Yet surely by doing what God tells me to do cannot possibly be ‘true’ freedom? Well, consider the Catechism (para 1740) when it states: ‘The exercise of freedom does not imply a right to say or do everything. It is false to maintain that man, "the subject of this freedom," is "an individual who is fully self-sufficient and whose finality is the satisfaction of his own interests in the enjoyment of earthly goods."’ You see, doing what YOU want is never going to bring about true freedom for you. Only by trusting in and living out God’s plan for your life will you get anywhere close to achieving freedom.
Para 1740 continues: ‘By deviating from the moral law man violates his own freedom, becomes imprisoned within himself, disrupts neighbourly fellowship, and rebels against divine truth.’ The Catechism tells us that self satisfaction - a real favourite of society today - is not freedom. In fact it is the complete opposite. It leads to self-imprisonment! Consider sex. The whole world is a slave to sex and the true meaning of sex has been lost. Sex as a means of self-satisfaction is everywhere on television, in adverts, and in conversation. Many people in Western society even believe children as young as 4 or 5 should be educated in sex. We are imprisoned because of our own desires. We are imprisoned because we don’t always choose Good.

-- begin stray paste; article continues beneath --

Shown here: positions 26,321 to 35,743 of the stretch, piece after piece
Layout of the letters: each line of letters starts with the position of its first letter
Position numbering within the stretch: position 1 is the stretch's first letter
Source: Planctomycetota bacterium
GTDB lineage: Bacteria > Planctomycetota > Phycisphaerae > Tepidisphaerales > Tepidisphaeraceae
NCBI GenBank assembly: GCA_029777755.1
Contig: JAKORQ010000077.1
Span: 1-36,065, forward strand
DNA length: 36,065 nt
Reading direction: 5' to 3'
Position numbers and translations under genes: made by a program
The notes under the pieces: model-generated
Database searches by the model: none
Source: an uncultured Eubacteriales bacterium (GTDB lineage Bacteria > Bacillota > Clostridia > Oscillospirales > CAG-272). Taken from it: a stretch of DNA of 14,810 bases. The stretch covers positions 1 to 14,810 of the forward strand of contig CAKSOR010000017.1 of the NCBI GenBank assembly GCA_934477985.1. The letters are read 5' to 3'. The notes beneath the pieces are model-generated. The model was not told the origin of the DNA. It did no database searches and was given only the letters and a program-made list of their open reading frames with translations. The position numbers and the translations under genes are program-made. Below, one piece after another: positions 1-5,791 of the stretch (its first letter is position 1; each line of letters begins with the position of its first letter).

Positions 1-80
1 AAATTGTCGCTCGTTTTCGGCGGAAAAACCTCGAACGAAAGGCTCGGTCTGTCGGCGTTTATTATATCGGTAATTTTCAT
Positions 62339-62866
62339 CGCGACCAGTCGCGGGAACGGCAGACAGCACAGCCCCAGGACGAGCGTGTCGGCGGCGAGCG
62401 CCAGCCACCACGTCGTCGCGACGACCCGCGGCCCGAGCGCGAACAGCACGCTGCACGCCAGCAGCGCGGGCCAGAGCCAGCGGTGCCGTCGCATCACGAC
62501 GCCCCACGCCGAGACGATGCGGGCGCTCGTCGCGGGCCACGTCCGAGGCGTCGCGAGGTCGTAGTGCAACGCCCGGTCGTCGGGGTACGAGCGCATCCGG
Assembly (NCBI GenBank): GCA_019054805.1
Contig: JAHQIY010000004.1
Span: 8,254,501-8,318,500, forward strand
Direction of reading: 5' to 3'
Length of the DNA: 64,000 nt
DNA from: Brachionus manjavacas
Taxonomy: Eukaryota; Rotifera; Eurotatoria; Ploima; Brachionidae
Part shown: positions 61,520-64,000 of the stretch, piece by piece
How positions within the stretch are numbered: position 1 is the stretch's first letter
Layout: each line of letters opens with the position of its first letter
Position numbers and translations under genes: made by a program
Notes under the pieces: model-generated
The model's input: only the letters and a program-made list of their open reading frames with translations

Even consider the status achieved through power, honour and money in our world today. Many people will receive honour in today’s world for their achievements. Yet, while one person is honoured for their achievements, many are left out. It is the same with money and power. Where one man is rich, another is poor. Where one woman has power, another is weak. Earthly status, the kind of status we seek each and every day of our lives brings inequality. But God brings equality. He brings a love for everyone. His love is unconditional and he calls us to do the same. We are called to love one another as God has loved us.